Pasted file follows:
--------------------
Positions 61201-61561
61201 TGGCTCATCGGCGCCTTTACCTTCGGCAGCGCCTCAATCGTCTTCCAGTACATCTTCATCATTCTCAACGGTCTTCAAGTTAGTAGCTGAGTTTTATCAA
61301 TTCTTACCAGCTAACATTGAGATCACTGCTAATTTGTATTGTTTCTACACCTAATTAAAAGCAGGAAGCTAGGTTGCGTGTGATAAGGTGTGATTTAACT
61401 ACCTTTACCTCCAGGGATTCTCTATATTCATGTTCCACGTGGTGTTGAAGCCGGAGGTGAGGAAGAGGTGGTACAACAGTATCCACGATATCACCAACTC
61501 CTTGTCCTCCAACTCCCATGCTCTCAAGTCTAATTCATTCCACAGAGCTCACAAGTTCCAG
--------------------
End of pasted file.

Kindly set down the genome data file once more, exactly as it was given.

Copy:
Positions 61201-61561
61201 TGGCTCATCGGCGCCTTTACCTTCGGCAGCGCCTCAATCGTCTTCCAGTACATCTTCATCATTCTCAACGGTCTTCAAGTTAGTAGCTGAGTTTTATCAA
61301 TTCTTACCAGCTAACATTGAGATCACTGCTAATTTGTATTGTTTCTACACCTAATTAAAAGCAGGAAGCTAGGTTGCGTGTGATAAGGTGTGATTTAACT
61401 ACCTTTACCTCCAGGGATTCTCTATATTCATGTTCCACGTGGTGTTGAAGCCGGAGGTGAGGAAGAGGTGGTACAACAGTATCCACGATATCACCAACTC
61501 CTTGTCCTCCAACTCCCATGCTCTCAAGTCTAATTCATTCCACAGAGCTCACAAGTTCCAG